Thailand: ICJ works with judges and prosecutors to consider means to improve access to justice for extraterritorial corporate human rights harms

“Laws, policies and practices in Thailand must be reviewed and amended in order to remove obstacles to holding Thai companies accountable for wrongdoing outside the country’s borders and ensure their alignment with Thailand’s obligations under international human rights law”, justice sector officials concluded at a workshop hosted by the International Commission of Jurists (ICJ) and Thailand’s Ministry of Justice on 10 and 11 September 2022.

More than 20 participants also called for the establishment of a monitoring agency and effective laws regulating human rights impacts of businesses involved in transnational development and investment.

It was the first time that justice sector officials have addressed this issue in a formal setting, although ‘cross border investment and multi-national enterprises’ was already embedded as part of Thailand’s National Action Plan on Business and Human Rights since 2019.

The participants included 23 public prosecutors, judges, justice officers of the Ministry of Justice, and members of the Office of the National Human Rights Commission of Thailand (NHRCT).

The Workshop recalled the obligations of Thailand to protect the human rights of persons not only within its territory, but also extraterritorially, and how such an obligation extends to activities of Thai business entities. This includes Thailand’s duty to take necessary steps to address challenges and barriers in accessing justice and to remove substantive, procedural and practical barriers to remedies.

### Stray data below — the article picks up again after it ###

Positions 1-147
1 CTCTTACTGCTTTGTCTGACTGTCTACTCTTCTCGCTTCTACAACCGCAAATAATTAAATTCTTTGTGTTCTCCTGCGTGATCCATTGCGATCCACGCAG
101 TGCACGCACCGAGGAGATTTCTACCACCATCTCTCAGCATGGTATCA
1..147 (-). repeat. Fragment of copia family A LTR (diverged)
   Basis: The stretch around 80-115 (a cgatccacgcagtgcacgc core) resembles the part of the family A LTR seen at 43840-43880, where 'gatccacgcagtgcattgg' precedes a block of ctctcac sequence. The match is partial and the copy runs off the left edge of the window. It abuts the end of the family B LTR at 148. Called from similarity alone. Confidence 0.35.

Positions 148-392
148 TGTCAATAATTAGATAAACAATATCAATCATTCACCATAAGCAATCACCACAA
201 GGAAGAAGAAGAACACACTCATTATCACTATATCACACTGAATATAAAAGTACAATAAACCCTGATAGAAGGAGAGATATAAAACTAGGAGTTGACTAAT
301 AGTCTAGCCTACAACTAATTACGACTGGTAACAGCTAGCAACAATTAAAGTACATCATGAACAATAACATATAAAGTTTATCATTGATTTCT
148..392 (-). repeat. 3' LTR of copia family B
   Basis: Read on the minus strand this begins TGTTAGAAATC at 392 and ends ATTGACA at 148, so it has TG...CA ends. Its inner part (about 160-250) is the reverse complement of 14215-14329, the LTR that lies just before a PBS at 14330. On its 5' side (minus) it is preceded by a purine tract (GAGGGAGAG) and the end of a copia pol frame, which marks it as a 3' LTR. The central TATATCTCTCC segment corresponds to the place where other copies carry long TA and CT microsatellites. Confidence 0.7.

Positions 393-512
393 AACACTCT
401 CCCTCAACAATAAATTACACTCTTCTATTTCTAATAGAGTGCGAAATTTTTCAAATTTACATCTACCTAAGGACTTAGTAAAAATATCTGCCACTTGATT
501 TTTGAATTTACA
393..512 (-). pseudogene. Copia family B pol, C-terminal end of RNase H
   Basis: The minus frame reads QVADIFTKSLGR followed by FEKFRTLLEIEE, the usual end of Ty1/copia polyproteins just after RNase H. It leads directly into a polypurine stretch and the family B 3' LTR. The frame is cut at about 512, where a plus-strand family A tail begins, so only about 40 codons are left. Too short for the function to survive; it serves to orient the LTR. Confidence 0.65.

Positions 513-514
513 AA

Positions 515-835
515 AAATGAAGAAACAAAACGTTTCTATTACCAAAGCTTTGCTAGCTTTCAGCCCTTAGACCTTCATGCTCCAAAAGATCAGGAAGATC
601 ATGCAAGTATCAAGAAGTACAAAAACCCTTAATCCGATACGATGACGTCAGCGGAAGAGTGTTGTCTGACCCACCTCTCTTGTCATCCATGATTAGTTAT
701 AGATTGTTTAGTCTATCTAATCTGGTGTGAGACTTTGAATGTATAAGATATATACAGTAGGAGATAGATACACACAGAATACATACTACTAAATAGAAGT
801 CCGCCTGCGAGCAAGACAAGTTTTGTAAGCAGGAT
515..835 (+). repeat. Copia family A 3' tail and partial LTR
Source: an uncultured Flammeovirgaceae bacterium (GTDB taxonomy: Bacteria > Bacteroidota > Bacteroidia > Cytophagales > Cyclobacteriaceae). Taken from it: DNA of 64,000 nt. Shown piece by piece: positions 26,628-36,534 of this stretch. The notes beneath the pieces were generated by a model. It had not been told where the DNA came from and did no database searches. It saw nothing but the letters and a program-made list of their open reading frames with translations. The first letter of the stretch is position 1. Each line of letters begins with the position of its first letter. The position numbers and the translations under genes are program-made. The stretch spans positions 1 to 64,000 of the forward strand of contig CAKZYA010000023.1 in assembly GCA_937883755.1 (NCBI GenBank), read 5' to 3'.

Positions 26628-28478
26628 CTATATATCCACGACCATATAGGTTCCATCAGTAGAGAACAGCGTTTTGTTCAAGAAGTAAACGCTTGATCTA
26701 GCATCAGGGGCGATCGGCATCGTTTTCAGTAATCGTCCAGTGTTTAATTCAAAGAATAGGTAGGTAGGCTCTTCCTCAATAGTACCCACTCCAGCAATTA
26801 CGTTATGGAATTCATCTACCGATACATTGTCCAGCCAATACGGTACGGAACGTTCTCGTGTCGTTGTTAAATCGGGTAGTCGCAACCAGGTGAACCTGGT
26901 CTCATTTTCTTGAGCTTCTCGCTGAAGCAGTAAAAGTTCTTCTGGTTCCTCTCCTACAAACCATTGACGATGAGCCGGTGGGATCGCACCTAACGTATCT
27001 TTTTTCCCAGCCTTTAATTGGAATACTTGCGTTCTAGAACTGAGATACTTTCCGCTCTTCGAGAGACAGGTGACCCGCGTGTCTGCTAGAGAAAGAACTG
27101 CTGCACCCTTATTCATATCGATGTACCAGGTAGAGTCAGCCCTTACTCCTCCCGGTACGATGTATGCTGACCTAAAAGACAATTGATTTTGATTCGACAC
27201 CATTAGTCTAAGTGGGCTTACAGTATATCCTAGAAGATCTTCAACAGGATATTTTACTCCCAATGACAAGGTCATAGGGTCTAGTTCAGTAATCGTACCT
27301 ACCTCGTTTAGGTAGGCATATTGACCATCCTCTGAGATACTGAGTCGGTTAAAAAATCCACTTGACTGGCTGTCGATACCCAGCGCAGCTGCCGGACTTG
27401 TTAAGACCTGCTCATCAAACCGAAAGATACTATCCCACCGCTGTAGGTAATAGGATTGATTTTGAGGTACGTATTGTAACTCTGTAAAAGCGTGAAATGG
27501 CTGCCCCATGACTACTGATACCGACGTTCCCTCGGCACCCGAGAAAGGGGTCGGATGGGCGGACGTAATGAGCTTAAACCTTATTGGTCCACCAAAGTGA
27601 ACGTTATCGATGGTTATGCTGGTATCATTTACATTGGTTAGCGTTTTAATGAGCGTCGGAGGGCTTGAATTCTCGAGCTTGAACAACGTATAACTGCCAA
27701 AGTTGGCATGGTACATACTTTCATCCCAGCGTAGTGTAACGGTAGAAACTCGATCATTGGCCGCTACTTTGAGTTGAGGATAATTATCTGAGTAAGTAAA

Issues of priority concern that identified by the participants included limitations on liability owing to the status of companies as legal persons that impede access to justice; the legal nature of corporations as distinct juridical entities; the evidentiary challenge of access to corporate documentation; and jurisdictional challenges in the home State.

Additionally, participants pointed out that limitations of justice sector actors and other officials may prevent affected individuals from accessing justice, including due to their lack of understanding, training, and willingness to litigate cross-border litigation, or their limited power and expertise to handle the case.

Speakers in the workshop discussed cases where national courts – in both common law and civil law jurisdictions – identify the appropriate circumstances in which they may set aside parent companies’ limited liability and hold them accountable for damage caused by their subsidiaries abroad. These cases include Lungowe v Vedanta and Okpabi v Shell in the UK; Araya v Nevsun in Canada; and Friends of the Earth v Shell in the Netherlands.

Participants considered challenges and obstacles to the adjudication of cases involving allegations of human rights abuses committed by Thai transnational enterprises submitted to the NHRCT and/or Thai courts. For example, a class action lawsuit was brought by Cambodian villagers who were allegedly forcibly evicted from their homes, against a Thai sugarcane company. The suit alleges rights abuses based on Thai tort laws committed by its alleged subsidiary in Cambodia to make way for plantations. An administrative lawsuit was also brought by a group of Thai villagers residing in the Mekong basin against several Thai agencies regarding the construction of the Xayaburi Dam in Lao PDR that would allegedly have negative impacts on the ecological system of the Mekong River and transboundary environmental destruction to communities in Thailand.